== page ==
a First it was George Navarro then ‘hindi siya napuruhan’ then Bienvenido Baydo shot him.

q On what part of his body was he hit by George Navarro?

a He first fired a shot on the thigh then to the stomarch (sic) then direct to the chest.

q What part of the body of your husband was hot (sic) by accused Bienvenido Baydo?

a To the heart, ma’am.

q What did you do?

a I was running but I realized I am (sic) not moving because of nervousness."cralaw virtua1aw library

From the foregoing, it is clear that the conviction of the accused was based not really on the weakness of his defense of alibi, but more on the strength of his positive identification as one of the culprits by two credible prosecution eyewitnesses.

Further, appellant has not shown in any satisfactory degree that these witnesses were impelled to testify against him by reason of false or ill motives. Basic is the presumption in this jurisdiction that witnesses are not actuated by any improper motive absent any proof to the contrary, and that their testimonies must accordingly be met with considerable, if not conclusive, favor under the rules of evidence. 17 Practically negating any ill motive on the part of the widow of the deceased, appellant testified that he used to lend money to the family of the deceased and that he even had an outstanding collectible of P4,000.00. 18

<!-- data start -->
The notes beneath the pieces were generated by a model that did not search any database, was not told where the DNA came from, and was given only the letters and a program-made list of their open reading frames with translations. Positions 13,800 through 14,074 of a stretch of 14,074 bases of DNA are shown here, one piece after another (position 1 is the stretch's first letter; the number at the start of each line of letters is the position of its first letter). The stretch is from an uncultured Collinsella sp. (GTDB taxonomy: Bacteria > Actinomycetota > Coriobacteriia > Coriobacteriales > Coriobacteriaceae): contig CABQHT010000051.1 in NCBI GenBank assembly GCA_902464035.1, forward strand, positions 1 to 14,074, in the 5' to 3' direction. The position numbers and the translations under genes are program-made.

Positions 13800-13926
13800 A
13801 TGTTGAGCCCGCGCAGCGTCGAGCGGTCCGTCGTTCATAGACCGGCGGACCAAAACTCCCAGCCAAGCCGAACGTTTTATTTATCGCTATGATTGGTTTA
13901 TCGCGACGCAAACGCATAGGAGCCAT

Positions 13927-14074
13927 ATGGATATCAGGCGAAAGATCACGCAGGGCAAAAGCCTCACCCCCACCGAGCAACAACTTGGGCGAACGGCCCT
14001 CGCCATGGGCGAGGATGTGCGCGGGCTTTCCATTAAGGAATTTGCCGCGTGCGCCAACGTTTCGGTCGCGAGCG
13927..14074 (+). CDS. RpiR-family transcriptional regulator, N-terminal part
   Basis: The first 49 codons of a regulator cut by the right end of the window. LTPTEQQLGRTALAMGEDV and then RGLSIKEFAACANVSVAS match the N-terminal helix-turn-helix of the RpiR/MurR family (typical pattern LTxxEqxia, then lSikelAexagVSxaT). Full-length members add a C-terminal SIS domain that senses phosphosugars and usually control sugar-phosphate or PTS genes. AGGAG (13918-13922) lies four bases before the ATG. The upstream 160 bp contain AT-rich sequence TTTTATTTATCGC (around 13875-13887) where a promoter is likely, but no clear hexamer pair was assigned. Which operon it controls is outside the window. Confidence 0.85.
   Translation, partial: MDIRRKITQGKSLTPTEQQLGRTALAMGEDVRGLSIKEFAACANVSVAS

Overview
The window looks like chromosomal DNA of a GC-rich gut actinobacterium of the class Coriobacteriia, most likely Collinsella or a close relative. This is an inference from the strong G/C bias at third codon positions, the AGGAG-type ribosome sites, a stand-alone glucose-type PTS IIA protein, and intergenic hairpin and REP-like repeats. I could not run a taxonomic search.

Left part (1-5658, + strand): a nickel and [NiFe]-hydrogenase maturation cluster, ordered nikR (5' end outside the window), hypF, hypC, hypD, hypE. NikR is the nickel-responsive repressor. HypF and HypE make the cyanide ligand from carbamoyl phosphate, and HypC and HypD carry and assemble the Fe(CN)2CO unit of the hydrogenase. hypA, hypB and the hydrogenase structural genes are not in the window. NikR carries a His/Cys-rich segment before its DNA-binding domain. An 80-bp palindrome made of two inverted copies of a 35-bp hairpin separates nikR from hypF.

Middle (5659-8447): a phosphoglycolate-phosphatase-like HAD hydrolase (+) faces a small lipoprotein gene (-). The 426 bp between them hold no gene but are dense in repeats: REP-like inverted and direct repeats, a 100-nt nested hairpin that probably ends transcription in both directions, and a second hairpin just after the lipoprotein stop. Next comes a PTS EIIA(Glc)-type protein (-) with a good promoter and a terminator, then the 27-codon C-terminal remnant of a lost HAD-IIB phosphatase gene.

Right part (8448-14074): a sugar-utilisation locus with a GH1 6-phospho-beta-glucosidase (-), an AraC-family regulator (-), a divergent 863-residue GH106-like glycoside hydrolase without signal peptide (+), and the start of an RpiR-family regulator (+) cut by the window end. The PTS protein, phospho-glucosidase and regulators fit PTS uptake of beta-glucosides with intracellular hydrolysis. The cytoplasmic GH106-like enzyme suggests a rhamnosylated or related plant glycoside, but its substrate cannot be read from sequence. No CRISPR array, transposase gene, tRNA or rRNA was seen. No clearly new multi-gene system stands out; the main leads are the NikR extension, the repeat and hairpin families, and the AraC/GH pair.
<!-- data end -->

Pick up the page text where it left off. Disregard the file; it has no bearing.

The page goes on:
Second Issues: Qualifying Circumstances of Treachery and Evident Premeditation

Appellant contends that contrary to the allegations in the Information, the lower court in its assailed Decision "failed to justify treachery and evident premeditation as qualifying circumstances." 19

On the other hand, the Solicitor General, representing the People, contends that the two alleged qualifying circumstances attended the commission of the crime. In support of his assertion of the presence of the qualifying circumstance of evident premeditation, the Solicitor General cites the testimony of Witness Navarro: 20